“They will only work with a kicker for so long before they look in the direction of ‘who’s going to get us the most wins?’” Filipovic said. “They will give you a little bit of time depending on your track record, and I think Blair Walsh’s leash is quite long because he’s done great things in the past…it’s lonely when you’re a kicker and you struggle because you can feel the pressure right away.”

As former Browns and Giants kicker Matt Bahr once said: “If you have a rough day, sick with it, if you have two rough days, you’re fired.”

So now Walsh feels like his job is on the line with every kick. Well, at least he has fan support…oh wait.


Walsh has a Twitter account. I’d rather be chased by Racer Snakes than read his mentions after a missed kick. While school children were nice enough to send Walsh encouraging letters after the Seattle faux pas, the internet if filled with people who are not as nice. We would all like to say sticks and stones, but F-yous and death threats are hard to ignore.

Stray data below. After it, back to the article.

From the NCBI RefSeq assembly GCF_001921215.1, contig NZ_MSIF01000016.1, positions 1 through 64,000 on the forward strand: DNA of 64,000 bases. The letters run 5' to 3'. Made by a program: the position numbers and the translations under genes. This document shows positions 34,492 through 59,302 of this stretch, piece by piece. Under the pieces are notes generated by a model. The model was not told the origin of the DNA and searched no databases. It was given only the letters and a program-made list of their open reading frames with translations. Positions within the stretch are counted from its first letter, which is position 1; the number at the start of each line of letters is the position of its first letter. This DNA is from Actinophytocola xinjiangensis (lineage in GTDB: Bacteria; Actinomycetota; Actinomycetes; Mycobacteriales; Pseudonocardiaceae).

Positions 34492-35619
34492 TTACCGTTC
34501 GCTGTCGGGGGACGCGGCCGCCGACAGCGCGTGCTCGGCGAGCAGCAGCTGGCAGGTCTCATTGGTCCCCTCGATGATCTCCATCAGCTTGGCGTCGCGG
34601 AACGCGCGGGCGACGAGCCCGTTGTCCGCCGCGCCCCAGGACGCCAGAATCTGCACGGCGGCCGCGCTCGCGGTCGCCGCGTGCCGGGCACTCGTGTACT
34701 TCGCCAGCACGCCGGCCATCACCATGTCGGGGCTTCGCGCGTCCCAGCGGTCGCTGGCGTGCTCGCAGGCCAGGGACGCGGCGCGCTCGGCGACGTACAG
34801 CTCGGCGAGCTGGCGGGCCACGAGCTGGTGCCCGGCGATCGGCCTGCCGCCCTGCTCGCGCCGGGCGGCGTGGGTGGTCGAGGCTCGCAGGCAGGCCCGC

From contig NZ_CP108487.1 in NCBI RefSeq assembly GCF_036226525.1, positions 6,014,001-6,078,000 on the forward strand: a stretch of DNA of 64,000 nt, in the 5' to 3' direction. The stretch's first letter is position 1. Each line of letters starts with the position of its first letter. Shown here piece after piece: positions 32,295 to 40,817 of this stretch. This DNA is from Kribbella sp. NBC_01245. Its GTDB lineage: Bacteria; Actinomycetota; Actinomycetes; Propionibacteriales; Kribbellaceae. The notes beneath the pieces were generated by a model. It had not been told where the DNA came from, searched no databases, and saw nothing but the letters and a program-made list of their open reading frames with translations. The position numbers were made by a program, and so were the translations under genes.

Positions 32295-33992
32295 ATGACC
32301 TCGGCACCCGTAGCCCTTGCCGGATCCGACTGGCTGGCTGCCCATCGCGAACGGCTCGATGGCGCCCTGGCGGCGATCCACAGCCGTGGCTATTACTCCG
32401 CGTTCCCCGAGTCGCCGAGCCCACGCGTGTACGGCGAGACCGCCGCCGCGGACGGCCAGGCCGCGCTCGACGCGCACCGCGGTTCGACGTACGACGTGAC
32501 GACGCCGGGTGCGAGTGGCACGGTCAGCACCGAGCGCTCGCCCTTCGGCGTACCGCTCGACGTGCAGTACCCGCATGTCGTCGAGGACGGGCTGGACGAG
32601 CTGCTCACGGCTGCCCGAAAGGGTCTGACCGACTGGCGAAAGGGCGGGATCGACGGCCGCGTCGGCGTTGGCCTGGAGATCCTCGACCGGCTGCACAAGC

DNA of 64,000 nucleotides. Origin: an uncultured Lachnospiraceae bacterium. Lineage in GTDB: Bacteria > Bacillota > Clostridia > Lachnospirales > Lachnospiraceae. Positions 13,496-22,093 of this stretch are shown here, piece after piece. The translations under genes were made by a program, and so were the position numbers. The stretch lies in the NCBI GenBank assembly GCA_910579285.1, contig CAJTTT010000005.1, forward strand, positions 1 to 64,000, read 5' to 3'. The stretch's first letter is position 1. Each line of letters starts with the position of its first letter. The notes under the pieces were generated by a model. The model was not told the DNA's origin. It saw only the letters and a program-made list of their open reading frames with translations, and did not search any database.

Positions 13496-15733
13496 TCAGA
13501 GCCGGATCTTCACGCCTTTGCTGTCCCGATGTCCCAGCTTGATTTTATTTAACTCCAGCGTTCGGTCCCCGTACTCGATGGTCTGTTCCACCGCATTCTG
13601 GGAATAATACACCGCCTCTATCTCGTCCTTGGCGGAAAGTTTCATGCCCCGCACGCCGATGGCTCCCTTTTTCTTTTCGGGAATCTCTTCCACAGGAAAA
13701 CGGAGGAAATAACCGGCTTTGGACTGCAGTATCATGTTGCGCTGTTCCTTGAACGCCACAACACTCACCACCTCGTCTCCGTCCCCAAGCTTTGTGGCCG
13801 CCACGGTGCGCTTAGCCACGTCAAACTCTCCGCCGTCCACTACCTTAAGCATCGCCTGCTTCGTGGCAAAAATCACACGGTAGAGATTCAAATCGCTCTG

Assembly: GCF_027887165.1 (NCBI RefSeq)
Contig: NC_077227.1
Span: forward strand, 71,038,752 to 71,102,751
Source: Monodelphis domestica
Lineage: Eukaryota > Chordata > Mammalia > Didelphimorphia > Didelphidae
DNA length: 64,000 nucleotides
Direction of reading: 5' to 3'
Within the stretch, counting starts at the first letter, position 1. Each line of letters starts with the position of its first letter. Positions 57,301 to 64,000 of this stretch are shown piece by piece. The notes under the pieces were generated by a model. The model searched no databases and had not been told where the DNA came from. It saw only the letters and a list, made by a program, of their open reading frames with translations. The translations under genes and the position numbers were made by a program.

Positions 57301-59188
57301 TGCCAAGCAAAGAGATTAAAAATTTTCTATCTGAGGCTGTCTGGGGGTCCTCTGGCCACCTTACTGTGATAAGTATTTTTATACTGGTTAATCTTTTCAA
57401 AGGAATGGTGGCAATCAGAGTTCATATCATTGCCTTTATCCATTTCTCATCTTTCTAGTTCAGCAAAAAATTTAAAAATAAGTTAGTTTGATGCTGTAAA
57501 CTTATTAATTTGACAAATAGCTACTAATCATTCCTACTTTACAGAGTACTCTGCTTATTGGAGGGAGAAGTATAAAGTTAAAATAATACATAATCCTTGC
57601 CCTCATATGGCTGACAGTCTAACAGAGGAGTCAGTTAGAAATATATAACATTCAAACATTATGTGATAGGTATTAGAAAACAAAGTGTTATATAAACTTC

You can imagine there were a few players mumbling F-yous too, but teammates always claim to have their kicker’s back. Locke said Vikings teammates were behind him during his struggles. But when 52 players feel like they played well enough to win and one 5-foot-7, 160-pound dude doesn’t do his job, you can bet the kicker would have a tough time getting a teammate to drop him off at the airport – unless it was for a one-way ticket out of town.

Washington kicker Dustin Hopkins missed a field goal in their game in London against the Cincinnati Bengals that not only cost them a win but has a possibility of being the deciding factor in whether they land a playoff spot or win a division title. Quarterback Kirk Cousins told Vikings media via conference call that team leaders must emphasize that they cannot blame one player, even if it’s the kicker.